2011 has been a pretty stand up year for anime, all told (despite what the declinists would have you believe). Especially as far as soundtracks go there was quite the selection, and while I couldn’t possibly listen to everything, I did listen to some of it. A lot. These are those soundtracks.
Number Five: Break Blade
I’m probably being a bit unfair putting this one so low, because I do very much love the fuck out of this OST. However, the tracks all were a bit too short for my liking; right when I’d start liking a track it was already over. Music needs time to develop, man! Also, only releasing the soundtrack in a bundle with the Blu-ray needs to stop.
This one really gets my classical music enthusiast side going like you wouldn’t believe. “Sinfonia on the Battlefield” will get your blood pumping every time, and “At Dusk” is some of the best choral chanting around. Probably my favorite track is “The End of the Battlefield,” because I’m a sucker for slow music in a minor key (it’s also like the only track over four minutes long). If you like orchestral stuff, there’s gonna be at least one track you’ll like, just don’t count on it being very long.
Number Four: Mawaru Penguindrum
Once again I’m being a bit unfair, since this one isn’t even fully out yet, but what do I care. It’s great stuff. The music here is varied and interesting, and also pretty fully developed for being about as long as Break Blade’s tracks usually are. Although once again it’s bundled with the Blu-ray. Stop doing that! It’s harder (read: more expensive) to import.
This is where I would tell you which tracks I liked, but, um, I can neither read nor write Japanese, and just giving track numbers sounds a bit vague for my tastes. But really, it’s not like there’s very much out at the moment anyway, so it won’t take too long to give it a listen and decide for yourself.
Number Three: Yumekui Merry
I still do not know how a show as terrible as Yumekui Merry got such a terrific OST. Unlike the last two, this one got an actual standalone release, complete with track lengths over two minutes. Hooray. This one’s less symphony/keyboard oriented than the last two as well, with some synths and distorted guitars.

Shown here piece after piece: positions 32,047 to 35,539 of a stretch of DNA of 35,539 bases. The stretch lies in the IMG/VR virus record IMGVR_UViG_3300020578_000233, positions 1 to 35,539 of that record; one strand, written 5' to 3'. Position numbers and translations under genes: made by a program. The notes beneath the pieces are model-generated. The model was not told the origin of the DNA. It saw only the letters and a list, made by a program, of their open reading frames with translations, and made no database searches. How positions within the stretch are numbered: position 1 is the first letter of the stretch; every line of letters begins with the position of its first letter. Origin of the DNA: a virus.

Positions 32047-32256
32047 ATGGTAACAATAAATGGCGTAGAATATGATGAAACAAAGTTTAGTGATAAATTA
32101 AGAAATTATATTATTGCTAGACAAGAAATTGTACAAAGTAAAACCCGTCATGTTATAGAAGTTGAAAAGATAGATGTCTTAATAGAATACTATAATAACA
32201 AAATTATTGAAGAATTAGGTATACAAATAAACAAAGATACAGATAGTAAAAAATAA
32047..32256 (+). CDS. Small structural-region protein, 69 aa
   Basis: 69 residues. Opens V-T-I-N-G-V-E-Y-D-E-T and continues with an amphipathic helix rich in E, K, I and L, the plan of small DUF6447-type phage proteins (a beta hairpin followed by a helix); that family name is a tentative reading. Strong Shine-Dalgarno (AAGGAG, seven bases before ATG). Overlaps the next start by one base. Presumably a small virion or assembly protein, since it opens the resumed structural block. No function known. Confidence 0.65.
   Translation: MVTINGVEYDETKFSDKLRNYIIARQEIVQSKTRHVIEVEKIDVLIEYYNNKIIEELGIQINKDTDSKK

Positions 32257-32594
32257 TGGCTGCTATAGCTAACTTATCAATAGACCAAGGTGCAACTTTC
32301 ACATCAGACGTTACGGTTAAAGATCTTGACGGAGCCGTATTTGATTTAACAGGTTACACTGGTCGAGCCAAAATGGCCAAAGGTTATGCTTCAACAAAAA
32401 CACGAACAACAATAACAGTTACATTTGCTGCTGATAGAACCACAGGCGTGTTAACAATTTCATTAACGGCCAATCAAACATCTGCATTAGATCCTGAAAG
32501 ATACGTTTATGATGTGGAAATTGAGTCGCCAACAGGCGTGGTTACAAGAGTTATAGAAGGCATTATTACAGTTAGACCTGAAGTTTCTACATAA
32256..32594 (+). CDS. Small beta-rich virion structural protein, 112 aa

The creatively titled “Main Theme,” at just over six minutes, is one of the most rewarding to listen to, and is also one of the more symphonic compositions. “Critical Moment” starts with some bouncing synths before the electric guitar comes in to make it pure awesome. And then there’s “Hercules no Kyofu,” which… defies description, almost. It’s pretty much a remix of the earlier “Hercules no Uta,” but it does some scary things with it.
Number Two: Ao no Exorcist
This is a very fun soundtrack. It’s groovy syncopated rhythms at times, rock anthems at others, and then it all culminates in a haunting choral melody. I don’t quite like everything on here, but what I do like is truly excellent.
“Exorcist Concerto Fourth Movement D+T” is probably my most listened track from this release, and for good reason; that opening riff is one of the best things on here. Meanwhile, Mika Kobayashi’s “Exorcist Concerto First Movement Me & Creed” is basically a tribute to 30 Seconds to Mars’s “This is War,” which works surprisingly well. “AOE Suite Second Movement 5P+3P” is a more piano-centered track, with multiple layers of syncopation creating a very interesting effect.
Number One: Dantalian no Shoka
This is basically everything I thought Break Blade’s OST should have been. Its composition and instrumentation are all very classical (except maybe for the accordion), but all of its tracks are very well developed. And while the tracks have a tendency to all end the same way, they at least come off as finished. Best of all, though, is the use of piano and organ. Tsuji You really makes the piano shine on any number of tracks, and the organ is used admirably (if not to its full extent). The string arrangements make some very nice use of counterpoint without coming off as busy, and even though every other song features the same melody none of it sounds like filler. And, as it happens, many of the tracks sound pretty Christmas-y, so what better time to listen to this gem than now?
There is not a single track on here that I dislike. Not. A. One. Each has its own reason to shine, whether the stunning middle section of “Sunda Kuuki. Kanjouteki ni Nari Sugizu, Utau Youni,” or the sublime piano in “Yuragi Madoromi no Koufukukan. Kokyou no Yume.” If I had to pick a favorite, it might be “Sabireta Teien no Ato. Nanika ga Houkai Shite Ikuyou” or “Teki Jousho. Shuuu no Youna Piano Kansou,” in both cases for their use of the piano. But the short of it is that you should listen to the whole thing because it is all amazing. All of it